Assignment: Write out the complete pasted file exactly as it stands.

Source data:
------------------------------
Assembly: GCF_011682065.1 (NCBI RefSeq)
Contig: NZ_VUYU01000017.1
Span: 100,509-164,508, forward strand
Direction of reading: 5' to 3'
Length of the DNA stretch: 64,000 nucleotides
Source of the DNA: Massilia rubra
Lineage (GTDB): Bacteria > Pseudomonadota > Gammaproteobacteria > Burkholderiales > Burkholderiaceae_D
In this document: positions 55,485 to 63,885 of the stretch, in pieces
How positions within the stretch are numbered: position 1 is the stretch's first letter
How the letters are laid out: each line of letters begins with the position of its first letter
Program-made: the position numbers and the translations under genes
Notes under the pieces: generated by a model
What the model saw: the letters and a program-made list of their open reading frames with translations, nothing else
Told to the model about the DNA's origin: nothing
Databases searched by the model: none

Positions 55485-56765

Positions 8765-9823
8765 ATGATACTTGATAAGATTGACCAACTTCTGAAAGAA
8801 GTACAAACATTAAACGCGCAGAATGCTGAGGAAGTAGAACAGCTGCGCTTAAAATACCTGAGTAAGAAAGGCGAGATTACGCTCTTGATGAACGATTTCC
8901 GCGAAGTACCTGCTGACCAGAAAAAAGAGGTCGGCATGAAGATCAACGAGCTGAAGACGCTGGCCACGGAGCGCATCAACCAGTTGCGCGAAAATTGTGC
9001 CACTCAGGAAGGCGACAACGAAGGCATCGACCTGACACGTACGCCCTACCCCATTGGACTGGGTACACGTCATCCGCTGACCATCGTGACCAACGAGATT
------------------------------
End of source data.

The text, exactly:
Assembly: GCF_011682065.1 (NCBI RefSeq)
Contig: NZ_VUYU01000017.1
Span: 100,509-164,508, forward strand
Direction of reading: 5' to 3'
Length of the DNA stretch: 64,000 nucleotides
Source of the DNA: Massilia rubra
Lineage (GTDB): Bacteria > Pseudomonadota > Gammaproteobacteria > Burkholderiales > Burkholderiaceae_D
In this document: positions 55,485 to 63,885 of the stretch, in pieces
How positions within the stretch are numbered: position 1 is the stretch's first letter
How the letters are laid out: each line of letters begins with the position of its first letter
Program-made: the position numbers and the translations under genes
Notes under the pieces: generated by a model
What the model saw: the letters and a program-made list of their open reading frames with translations, nothing else
Told to the model about the DNA's origin: nothing
Databases searched by the model: none

Positions 55485-56765

Positions 8765-9823
8765 ATGATACTTGATAAGATTGACCAACTTCTGAAAGAA
8801 GTACAAACATTAAACGCGCAGAATGCTGAGGAAGTAGAACAGCTGCGCTTAAAATACCTGAGTAAGAAAGGCGAGATTACGCTCTTGATGAACGATTTCC
8901 GCGAAGTACCTGCTGACCAGAAAAAAGAGGTCGGCATGAAGATCAACGAGCTGAAGACGCTGGCCACGGAGCGCATCAACCAGTTGCGCGAAAATTGTGC
9001 CACTCAGGAAGGCGACAACGAAGGCATCGACCTGACACGTACGCCCTACCCCATTGGACTGGGTACACGTCATCCGCTGACCATCGTGACCAACGAGATT